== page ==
Monday, October 03, 2005

Mr. Bill Saves The Coastal Wetlands

The legendary Saturday Night Live clay hero (or more often, victim) Mr. Bill is part of a program to draw attention to the crisis of the disappearing wetlands in Louisiana. Of course that is all too obvious in the wake of Hurricane Katrina, but this project for American's Wetland Campaign to Save Coastal Louisiana began in 2004. Mr. Bill creator Walter Williams made nine additional clay figures representing the threatened biodiversity of the region and named them "the Estuarians."

Williams does more than play with clay. The filmmaker also has produced a great interactive DVD called "New Orleans - The Natural History." You can watch a low quality, 45-minute streaming video online. If you haven't learned a lot about the history and ecology of NOLA already in the past month, I highly recommend this fascinating program, even though Mr. Bill isn't in it.

Last month Louisiana Senator Mary Landrieu gave a nod to Mr. Bill in her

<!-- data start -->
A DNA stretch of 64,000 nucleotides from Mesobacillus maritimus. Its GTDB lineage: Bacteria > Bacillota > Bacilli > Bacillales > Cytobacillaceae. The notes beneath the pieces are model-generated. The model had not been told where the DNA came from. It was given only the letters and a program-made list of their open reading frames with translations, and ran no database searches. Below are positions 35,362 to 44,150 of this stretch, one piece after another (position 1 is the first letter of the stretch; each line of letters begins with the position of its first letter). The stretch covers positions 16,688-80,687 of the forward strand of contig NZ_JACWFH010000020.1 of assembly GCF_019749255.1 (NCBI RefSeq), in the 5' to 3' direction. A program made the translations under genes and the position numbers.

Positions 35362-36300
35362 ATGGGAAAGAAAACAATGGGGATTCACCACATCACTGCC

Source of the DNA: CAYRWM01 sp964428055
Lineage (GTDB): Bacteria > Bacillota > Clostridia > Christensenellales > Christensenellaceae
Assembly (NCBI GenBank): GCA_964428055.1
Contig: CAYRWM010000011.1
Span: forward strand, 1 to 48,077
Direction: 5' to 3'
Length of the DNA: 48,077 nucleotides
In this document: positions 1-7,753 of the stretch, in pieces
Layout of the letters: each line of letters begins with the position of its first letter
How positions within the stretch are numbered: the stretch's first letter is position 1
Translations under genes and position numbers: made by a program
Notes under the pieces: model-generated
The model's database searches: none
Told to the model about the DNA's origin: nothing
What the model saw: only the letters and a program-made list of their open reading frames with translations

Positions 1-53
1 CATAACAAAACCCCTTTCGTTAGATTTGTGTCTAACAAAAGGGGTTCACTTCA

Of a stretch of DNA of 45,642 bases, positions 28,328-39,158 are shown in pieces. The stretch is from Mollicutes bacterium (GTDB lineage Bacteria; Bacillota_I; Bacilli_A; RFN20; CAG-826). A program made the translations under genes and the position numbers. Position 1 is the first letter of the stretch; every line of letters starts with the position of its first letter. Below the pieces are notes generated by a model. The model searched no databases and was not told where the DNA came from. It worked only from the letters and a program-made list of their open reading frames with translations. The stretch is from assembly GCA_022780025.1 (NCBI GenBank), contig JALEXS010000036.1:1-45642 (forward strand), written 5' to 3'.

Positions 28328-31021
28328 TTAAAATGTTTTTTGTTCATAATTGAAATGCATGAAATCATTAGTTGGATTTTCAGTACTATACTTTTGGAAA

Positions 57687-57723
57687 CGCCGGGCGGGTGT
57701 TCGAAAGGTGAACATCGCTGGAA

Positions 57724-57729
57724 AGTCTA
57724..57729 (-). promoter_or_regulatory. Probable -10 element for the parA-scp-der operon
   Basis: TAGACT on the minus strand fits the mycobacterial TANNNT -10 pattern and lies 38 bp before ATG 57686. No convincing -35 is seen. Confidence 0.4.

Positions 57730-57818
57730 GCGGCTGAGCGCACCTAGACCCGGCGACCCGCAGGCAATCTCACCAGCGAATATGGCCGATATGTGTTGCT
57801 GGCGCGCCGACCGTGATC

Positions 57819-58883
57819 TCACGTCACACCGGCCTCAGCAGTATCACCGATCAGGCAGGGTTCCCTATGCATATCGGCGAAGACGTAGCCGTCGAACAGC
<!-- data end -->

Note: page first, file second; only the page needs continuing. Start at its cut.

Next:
criticism of the government's response to Katrina:
"We know the president said, quote, 'I don't think anybody anticipated the breach of the levees,' " Ms. Landrieu said. "Everybody anticipated the breach of the levee, Mr. President, including computer simulations in which this administration participated."

The senator went on to describe how the creator of Mr. Bill, the clay figurine whose cry of "Ohh noooo!" was long a staple of "Saturday Night Live," had used the character in public service announcements to warn southern Louisianians of the dangers they would face in an extraordinary storm.

"How can it be," she asked, "that Mr. Bill was better informed than Mr. Bush?"
Come to think of it, there's a new nickname for our commander in chief: President Sluggo!

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